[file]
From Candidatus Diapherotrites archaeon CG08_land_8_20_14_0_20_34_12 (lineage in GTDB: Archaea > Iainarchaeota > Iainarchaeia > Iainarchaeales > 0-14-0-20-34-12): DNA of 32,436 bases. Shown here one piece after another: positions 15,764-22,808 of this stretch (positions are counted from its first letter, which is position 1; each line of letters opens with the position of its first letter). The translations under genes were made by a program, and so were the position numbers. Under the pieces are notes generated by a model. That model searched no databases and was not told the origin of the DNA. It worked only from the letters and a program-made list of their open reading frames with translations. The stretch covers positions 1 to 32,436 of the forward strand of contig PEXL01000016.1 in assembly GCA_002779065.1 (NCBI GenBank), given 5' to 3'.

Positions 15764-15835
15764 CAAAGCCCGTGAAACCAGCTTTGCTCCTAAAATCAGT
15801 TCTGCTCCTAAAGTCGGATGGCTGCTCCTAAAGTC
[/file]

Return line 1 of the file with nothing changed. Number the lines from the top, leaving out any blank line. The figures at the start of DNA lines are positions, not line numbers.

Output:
From Candidatus Diapherotrites archaeon CG08_land_8_20_14_0_20_34_12 (lineage in GTDB: Archaea > Iainarchaeota > Iainarchaeia > Iainarchaeales > 0-14-0-20-34-12): DNA of 32,436 bases. Shown here one piece after another: positions 15,764-22,808 of this stretch (positions are counted from its first letter, which is position 1; each line of letters opens with the position of its first letter). The translations under genes were made by a program, and so were the position numbers. Under the pieces are notes generated by a model. That model searched no databases and was not told the origin of the DNA. It worked only from the letters and a program-made list of their open reading frames with translations. The stretch covers positions 1 to 32,436 of the forward strand of contig PEXL01000016.1 in assembly GCA_002779065.1 (NCBI GenBank), given 5' to 3'.